So I challenge you to be vulnerable. Let someone know your struggles, and invite them to be a part of supporting you as you try to achieve this first big goal towards recovery.
As we’ve talked about before, when we’re burnt-out, we tend to be very self-critical and judgemental. Even moreso if we have perfectionist personalities, and feel that we never quite live up to those high standards we hold ourselves to.
When we find things difficult, or don’t meet the expectations of ourselves or others, we need to be gentle and kind to ourselves. We need to learn the valuable skill of self-compassion.
But what about when things go well?
When we achieve something, we often don’t truly see it as an achievement. We brush it aside as insignificant. We might see it as unworthy of celebration when it sits in the midst of our perceived failures in life.
This response isn’t helped by our basic human psychology. We’re hard-wired to look out for threats, and pay attention to them. We need to know if a lion’s coming at us, or a fire’s approaching. And these things need to stand out in our mind so that we can not only respond to them in the moment, but consider afterwards how we can prevent it from happening again or handle it better in the future. In contrast, our mind minimises positive things. We don’t notice positive things as much, and we forget them more quickly.
We have to be quite deliberate about it if we want to try to combat these natural psychological tendencies. We need to take note when we observe these positive elements of life passing by, and grab onto them before the memory disappears.
When something good happens, we can magnify it in our mind so that we can really feel that happiness or achievement. If we can do that, it gives your brain a little hit of dopamine, which activates the pleasure centre, and your brain will want you to repeat that behaviour to get that next hit of dopamine. This has a positive effect on our mood for days, weeks, or even months.
So as you embark upon the process of achieving this new goal, I want you to consider how you’ll celebrate. And not just at the end, but along the way.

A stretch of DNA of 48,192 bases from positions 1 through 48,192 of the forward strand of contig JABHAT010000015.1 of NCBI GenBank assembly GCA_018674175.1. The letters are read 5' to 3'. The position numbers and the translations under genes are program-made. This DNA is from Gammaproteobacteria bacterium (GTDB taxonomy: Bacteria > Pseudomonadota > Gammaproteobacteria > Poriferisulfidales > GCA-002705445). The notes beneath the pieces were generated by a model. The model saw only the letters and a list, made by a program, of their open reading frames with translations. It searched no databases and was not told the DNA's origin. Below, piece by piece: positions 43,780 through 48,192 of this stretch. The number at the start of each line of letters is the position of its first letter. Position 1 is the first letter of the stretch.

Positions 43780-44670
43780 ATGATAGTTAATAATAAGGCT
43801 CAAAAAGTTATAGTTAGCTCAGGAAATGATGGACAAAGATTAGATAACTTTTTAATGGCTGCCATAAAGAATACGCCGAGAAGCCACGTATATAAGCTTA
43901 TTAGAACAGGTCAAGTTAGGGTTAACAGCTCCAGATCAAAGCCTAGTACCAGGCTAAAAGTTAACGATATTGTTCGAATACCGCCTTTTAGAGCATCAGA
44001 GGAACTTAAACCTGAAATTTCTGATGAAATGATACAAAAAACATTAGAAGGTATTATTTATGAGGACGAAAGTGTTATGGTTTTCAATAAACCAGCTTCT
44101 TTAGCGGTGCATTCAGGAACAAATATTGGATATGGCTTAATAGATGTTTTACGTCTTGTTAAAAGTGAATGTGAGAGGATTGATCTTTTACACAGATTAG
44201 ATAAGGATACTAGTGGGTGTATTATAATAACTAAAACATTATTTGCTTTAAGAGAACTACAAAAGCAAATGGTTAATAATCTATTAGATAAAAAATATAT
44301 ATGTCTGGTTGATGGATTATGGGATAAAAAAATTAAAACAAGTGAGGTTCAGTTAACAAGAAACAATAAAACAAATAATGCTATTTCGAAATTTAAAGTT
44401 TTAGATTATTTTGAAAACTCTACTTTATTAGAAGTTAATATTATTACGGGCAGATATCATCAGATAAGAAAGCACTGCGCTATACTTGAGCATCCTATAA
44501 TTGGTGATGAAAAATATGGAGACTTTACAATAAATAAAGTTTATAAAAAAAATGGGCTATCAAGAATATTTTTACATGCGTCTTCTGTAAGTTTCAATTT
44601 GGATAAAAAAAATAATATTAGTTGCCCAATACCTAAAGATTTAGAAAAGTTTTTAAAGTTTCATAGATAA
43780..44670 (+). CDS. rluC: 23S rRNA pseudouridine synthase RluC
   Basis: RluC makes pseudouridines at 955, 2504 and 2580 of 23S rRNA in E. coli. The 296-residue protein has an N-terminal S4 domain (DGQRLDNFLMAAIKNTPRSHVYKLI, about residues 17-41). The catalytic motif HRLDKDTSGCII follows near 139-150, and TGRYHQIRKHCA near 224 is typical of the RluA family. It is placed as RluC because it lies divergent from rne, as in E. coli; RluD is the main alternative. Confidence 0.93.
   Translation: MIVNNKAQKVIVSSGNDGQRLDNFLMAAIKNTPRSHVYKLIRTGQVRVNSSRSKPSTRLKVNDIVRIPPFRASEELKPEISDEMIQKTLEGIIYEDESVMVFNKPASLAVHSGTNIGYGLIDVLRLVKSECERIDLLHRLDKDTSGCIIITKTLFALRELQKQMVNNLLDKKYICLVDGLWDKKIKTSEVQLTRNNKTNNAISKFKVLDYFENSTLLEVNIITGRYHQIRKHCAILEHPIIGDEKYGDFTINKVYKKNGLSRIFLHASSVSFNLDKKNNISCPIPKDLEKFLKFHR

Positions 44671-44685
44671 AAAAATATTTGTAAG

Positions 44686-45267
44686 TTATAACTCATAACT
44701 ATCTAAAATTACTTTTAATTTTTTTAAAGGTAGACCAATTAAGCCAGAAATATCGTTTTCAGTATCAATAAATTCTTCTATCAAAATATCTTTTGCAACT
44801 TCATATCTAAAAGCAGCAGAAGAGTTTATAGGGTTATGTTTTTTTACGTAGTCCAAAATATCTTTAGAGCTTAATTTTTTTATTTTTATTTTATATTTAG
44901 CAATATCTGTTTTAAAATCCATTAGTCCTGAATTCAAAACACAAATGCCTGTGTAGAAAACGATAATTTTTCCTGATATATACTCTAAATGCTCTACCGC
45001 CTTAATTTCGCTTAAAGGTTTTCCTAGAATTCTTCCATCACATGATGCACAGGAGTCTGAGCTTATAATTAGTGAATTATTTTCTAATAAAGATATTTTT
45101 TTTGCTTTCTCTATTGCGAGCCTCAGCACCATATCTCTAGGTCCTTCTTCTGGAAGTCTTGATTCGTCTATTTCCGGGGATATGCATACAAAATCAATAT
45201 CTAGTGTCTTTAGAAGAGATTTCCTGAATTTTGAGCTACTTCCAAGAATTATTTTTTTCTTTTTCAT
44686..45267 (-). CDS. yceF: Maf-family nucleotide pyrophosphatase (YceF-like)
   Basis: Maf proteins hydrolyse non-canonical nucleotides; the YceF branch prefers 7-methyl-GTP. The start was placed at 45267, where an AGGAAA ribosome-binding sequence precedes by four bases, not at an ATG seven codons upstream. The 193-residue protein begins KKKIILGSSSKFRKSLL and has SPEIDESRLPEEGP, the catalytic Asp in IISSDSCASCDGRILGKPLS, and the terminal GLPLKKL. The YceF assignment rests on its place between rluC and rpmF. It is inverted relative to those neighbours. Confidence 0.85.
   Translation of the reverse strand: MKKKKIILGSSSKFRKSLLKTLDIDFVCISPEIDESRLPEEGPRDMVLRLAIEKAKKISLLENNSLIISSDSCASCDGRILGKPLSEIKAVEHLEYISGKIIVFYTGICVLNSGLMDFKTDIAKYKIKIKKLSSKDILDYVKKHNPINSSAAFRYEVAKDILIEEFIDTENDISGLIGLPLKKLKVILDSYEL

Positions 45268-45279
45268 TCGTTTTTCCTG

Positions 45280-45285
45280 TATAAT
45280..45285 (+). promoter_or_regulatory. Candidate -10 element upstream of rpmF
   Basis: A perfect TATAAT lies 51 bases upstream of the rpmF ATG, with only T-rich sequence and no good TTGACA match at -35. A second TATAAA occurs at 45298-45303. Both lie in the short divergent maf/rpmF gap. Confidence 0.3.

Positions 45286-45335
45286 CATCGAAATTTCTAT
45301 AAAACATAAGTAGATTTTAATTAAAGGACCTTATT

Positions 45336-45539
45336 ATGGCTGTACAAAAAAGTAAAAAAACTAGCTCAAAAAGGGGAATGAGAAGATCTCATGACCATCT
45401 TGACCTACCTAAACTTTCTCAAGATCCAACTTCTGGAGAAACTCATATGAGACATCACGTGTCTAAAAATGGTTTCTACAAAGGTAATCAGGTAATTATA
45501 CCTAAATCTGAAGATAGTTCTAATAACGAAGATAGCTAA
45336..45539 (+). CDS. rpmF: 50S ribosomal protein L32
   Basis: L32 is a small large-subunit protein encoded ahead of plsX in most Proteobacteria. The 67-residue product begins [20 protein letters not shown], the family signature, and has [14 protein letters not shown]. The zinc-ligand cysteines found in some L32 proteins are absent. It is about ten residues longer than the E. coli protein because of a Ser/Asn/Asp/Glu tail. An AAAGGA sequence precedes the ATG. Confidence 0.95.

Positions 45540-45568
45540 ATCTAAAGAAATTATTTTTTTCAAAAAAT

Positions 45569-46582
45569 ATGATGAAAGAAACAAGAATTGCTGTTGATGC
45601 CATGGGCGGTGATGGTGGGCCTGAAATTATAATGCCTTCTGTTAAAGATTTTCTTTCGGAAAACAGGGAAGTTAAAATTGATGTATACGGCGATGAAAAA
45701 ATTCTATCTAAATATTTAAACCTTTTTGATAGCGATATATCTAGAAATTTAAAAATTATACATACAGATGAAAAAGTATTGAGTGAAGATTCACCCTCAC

What little milestones will you reach along the way? How will you celebrate? Will it be a mental pat on the back and self-congratulations? Or is there a more physical way that this celebration will take place?
And what will you do at the end, when this goal is achieved, or when the new habit or behaviour is established? How can you reward all that hard work?
Goals are not always easy to achieve. Changes to your behaviour are difficult, especially if It’s been going on for a long time and become habitual, which is usually the case with behaviours that have contributed to burnout. You only have to consider how many people set lofty new year’s resolutions each year and keep them for mere days or weeks (or hours!) to realise how hard it is.
So you earn a sense of achievement every step of the day.
Take a moment to use this worksheet to plan your rewards.
You’ve made it through steps 4 and 5, which are both quite heavy modules, as you’ve worked your way through selecting a big relevant goal, clarifying that goal, and setting up a structure around it so that you’re prepared for challenges and give yourself the best chance of success.
Keep going with implementing your new goal this week, using your worksheet from this step to help you.
Don’t forget about those things we covered in steps 1-3 as well. As we go through this process, you still need to be creating time in your schedule for self-care, and eliminating any unessential commitments.
In the next step, we’ll look at how draw together all the things you’ve learnt in this program into a solid starting point that you can sustain as you continue with burnout recovery.